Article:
Rawtenstall is situated in East Lancashire in the picturesque Rossendale valley at the confluence of the river Irwell and its tributary, the Limy. Until recently the population was employed in the extensive cotton and woollen mills in the vicinity but the decline of these industries has lead to Rawtenstall becoming a dormitory town for Bury, nine miles to the South and Manchester, nineteen miles to the south. At Rawtenstall the road from Bury diverges – north to Burnley or east to Bacup and then on to Yorkshire.
Rawtenstall has a recorded history dating back to 1323, when the whole of the area was part of the Royal Forest of Rossendale. The name has changed over the years but seems to have appeared originally as ‘Rautenstale’ from the old English: ‘rauten’ – roaring and ‘stale’ – a stream or pool. This is believed to refer to the River Limy which joins the Irwell here at Rawtenstall -the Limy must have been considerably more impressive than the trickle which we find today. The Forest of Rossendale has itself long gone, the valley having been deforested by settlements by the time of Henry VII.
The first cotton mill (Hareholme) arrived in the valley in 1770 and the town expanded rapidly during the late 18th century and the 19th century with the advent of the Industrial Revolution and the growth of the textile and, later, the footwear industries. Between 1838 and 1866 thirty mills were constructed in Rawtenstall alone together with another forty elsewhere in Rossendale whilst by 1900 there were thirteen shoe and slipper factories. In 1843 Rawtenstall acquired its first policeman, Mr James Webb and in 1846 the railway arrived - Rawtenstall was finally on the map!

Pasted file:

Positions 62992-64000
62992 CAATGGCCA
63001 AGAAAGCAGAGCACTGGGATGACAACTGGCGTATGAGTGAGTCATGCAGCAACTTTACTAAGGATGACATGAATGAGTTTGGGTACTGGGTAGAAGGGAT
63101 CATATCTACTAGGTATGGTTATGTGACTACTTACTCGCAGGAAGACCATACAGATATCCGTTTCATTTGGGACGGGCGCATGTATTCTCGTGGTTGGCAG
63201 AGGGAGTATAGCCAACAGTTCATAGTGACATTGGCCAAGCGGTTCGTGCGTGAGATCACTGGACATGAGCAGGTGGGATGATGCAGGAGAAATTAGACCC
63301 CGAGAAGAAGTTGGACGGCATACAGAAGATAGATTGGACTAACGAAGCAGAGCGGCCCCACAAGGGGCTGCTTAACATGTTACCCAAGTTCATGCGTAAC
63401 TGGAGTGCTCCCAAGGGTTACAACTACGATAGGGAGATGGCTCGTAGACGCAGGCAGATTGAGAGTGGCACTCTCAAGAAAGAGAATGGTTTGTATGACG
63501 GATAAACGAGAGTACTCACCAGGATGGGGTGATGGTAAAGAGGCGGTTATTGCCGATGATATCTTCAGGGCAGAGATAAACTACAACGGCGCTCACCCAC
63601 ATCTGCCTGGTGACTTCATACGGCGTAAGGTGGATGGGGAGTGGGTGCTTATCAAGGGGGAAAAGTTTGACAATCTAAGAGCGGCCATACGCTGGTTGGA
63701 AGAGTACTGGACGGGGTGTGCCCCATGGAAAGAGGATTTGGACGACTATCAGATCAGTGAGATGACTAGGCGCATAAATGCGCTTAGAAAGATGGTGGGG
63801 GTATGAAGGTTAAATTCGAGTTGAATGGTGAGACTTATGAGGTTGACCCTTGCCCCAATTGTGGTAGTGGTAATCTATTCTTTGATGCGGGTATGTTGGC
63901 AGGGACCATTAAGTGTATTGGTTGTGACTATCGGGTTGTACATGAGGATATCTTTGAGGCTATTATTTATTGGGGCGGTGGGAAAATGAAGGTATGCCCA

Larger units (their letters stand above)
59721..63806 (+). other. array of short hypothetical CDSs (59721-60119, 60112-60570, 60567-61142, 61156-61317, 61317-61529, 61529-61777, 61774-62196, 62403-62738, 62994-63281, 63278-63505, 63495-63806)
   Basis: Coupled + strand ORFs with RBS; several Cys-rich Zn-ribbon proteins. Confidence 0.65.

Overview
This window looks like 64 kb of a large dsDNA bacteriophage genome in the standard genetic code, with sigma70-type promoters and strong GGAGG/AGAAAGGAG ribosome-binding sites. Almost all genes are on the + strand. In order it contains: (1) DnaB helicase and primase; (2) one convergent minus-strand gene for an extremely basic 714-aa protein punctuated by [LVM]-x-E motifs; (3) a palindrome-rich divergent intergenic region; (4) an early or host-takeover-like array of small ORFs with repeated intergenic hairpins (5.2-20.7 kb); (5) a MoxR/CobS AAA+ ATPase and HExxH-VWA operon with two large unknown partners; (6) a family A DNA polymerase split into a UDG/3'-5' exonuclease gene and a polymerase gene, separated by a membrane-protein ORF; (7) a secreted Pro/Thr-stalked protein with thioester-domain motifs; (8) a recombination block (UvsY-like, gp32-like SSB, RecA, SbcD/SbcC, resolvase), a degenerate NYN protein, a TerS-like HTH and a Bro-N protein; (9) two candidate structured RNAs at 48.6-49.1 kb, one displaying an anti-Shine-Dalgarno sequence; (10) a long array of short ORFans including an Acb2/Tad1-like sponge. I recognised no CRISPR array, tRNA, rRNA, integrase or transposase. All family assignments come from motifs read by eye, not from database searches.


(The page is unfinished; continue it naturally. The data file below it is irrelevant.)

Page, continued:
Rawtenstall was created an ecclesiastical parish in 1842 but not until 1894 was it made a civil parish. In the local government reorganization of 1974 Rawtenstall merged with the towns of Haslingden and Bacup and parts of the areas of Whitworth , Edenfield and Stubbins to form the Borough of Rossendale.
Rawtenstall is the administrative and commercial centre for the Borough and, with a population of approximately 23,000, is the largest town in the Borough... The town boasts a number of fine buildings, which include St Mary's Parish Church (1829), the Carnegie Public Library (1907) and Longholme Chapel (1842).